• Ice packs and other accessories required to cool formula, breast milk and juice are allowed in carry-on bags. You can also bring gel or liquid-filled teethers as well as canned or jarred baby food in your carry-on. However, these items may be subject to additional screening.

To pre-board or not? That is the question.

If you fly to Orlando, there may not be an opportunity to do so because, as a gate agent once told us, “Just about everybody on this plane is traveling with an infant or child.” However, almost every other flight will give families the option to be among the first to get on the plane. If two adults are traveling, consider having one pre-board with all of the carry-on luggage while the other stays in the boarding area with the child and is among the last to board. This strategy minimizes the amount of time spent in a restricted space on the plane.

Ease pressure change discomfort

This is some of the most common advice for air travel so most likely you’ve already heard it already, but it is still worth repeating: Feed or nurse your baby during takeoff and landing because it helps alleviate discomfort in baby’s ears. Don’t stress if your child refuses to drink doing those times.

Other helpful travel tips

  • Try to stay on baby’s schedule but remember that babies can adapt.
  • Consider bringing crib/pack-and-play sheets because they have a familiar scent and feel.
  • Download a white noise app to drown out unwanted noises.
  • Bring scented bags for dirty diapers.
  • Baby-proof your hotel or wherever you are staying as best as you can.
  • Most of all, take pictures, have fun and try not to sweat the small stuff!

Traveling as a family, even when your child is just a baby, can be such a positive bonding experience for everyone. There are not the responsibilities of home so you have more time to really focus on your family. Developmentally it’s great for the little ones because they tend to progress by seeing new things in new environments. So although they won’t remember the trip, you will and most likely you’ll have some great pictures to share with them when they’re older and those great memories of your own.

– Jen Lovy is a Beaumont Parenting Program volunteer.

Time to celebrate reading

Boy reading to his stuffed animals

Modified image. John Morgan, Flickr. CC license.

March is National Reading Month, a time when schools across the country celebrate and promote reading. However, reading and literacy can start as early as birth. In fact, researchers state that promoting early literacy is in direct correlation with reading success when children enter school. That means it is never too early (or late) to encourage reading.

This month, find time to read and have fun with your children. Here are some reading activities you might like to try together. To make this extra special, make a tic-tac-toe board and have your child choose nine activities from this list. Put them in the squares and mark them off as you complete the activity. When they get a tic-tac-toe, create another game.

  • Read books from your child’s favorite author.
  • Celebrate Dr. Seuss’s birthday (March 2) by reading a book of his every day this month.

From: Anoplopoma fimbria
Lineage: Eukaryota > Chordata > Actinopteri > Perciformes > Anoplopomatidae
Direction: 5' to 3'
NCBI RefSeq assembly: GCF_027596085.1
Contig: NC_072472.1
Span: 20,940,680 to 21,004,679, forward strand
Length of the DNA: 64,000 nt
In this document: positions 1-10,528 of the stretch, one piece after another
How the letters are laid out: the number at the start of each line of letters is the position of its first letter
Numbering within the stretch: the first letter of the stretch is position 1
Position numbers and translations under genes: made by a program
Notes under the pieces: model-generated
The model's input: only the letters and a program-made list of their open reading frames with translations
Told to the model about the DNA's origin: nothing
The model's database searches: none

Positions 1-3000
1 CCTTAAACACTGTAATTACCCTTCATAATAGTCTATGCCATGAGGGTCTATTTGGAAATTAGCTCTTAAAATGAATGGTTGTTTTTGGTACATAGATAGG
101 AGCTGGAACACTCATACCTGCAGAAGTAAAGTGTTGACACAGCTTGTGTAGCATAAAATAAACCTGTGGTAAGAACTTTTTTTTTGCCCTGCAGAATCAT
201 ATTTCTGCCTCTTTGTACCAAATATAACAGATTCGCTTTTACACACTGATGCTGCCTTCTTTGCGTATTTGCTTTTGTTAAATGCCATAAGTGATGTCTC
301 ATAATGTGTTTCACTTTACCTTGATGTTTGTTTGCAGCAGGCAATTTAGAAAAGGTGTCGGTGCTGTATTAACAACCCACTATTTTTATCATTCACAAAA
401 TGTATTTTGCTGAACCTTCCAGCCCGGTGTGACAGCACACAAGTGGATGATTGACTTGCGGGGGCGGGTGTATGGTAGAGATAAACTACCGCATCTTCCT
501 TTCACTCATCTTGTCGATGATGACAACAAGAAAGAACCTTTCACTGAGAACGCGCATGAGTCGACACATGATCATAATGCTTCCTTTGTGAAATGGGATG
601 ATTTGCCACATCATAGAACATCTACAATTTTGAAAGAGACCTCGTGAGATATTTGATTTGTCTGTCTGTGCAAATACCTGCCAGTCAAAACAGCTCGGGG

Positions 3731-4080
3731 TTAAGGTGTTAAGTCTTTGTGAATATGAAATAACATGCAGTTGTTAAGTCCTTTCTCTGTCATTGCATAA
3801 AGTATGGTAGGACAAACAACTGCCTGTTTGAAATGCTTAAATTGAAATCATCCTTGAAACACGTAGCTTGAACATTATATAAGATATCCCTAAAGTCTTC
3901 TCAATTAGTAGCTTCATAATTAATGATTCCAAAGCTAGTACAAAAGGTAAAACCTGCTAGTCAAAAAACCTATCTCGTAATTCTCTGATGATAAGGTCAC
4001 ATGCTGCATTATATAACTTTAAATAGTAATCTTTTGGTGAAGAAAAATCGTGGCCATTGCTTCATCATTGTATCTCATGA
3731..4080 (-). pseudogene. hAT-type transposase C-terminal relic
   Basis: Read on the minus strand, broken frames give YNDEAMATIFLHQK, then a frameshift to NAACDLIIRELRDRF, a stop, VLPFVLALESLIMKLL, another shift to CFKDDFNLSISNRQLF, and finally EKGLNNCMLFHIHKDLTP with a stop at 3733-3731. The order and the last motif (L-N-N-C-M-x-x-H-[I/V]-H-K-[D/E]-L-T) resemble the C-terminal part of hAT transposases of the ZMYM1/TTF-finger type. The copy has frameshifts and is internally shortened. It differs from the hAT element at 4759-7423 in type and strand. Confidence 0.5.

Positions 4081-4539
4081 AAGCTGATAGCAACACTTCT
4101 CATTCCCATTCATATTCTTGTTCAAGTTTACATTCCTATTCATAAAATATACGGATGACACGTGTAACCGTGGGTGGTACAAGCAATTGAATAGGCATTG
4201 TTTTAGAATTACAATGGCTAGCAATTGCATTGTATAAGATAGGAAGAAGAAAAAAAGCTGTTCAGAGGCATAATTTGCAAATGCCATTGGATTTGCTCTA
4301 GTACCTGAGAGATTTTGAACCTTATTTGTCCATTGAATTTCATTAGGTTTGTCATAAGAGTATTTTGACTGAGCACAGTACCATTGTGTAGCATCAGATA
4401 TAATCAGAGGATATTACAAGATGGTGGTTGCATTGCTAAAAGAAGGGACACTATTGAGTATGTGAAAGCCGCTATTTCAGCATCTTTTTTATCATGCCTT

• Record number of books or pages read for the month.
  • Visit your local library.
    • Introduce your child to the children’s librarian.
    • Get a library card in your child’s name. Check with your library to see when a child can get his own card. Some libraries have a guideline that a child must be able to write his first and last names legibly.
    • Spend extra time there and really look around to see what is offered.
  • Make a “reading place.”
    • Get a large appliance box and decorate it as a special area for reading.
    • Read under the covers with a flashlight or headlamp.
    • Make a tent with blankets over chairs as a special reading place. Use flashlights or headlamps to see.
    • If you have the space, decorate a special corner or area in your home for a reading space.
  • Bring reading to life.
    • Change your voice for the different characters in the book.
    • Dress up like the characters when you read your child’s favorite book.
  • Read as many different genres as you can.
  • Read and make a recipe from a child’s cookbook.
  • Get a book on drawing and learn to draw something new.
  • Read about things they are interested in. If they are interested in animals, visit a zoo.
  • Have your child read a familiar book to a pet or favorite stuffed animal. Reading aloud to a non-judgmental furry friend can improve reading skills and confidence.
  • Meet an author.
    • Some bookstores and libraries invite authors to speak and read aloud to children.
    • Get a book signed especially for your child by the author.
  • Read something other than a traditional book.
    • Listen to an audiobook. You can even follow along in a printed copy if you’d like.
    • Order a magazine for your child to come in the mail.
    • Comic books and graphic novels are unique options.
  • Read together at bedtime.
    • Take time to snuggle and read to your child, even after your child can read.
    • Start bedtime early or extend it by 5 to 10 minutes for extra reading time.
    • Read a chapter a night from a favorite author.
    • If your child can read, take turns reading a page.
  • Other literary-supporting ideas
    • Play with magnetic letters on the refrigerator.
    • Play rhyming games.
    • Let your child make up a story and tell it to you.
    • Plan a scavenger hunt in your home, with a book being the prize at the end.
    • As a parent, model reading for your child.  Let them see you read everyday.

– Lori Irwin, M.Ed., is a Parenting Program volunteer. She’s a former teacher of children with severe disabilities in reading, a consultant with a leading educational book publisher, and a mother of two adult children.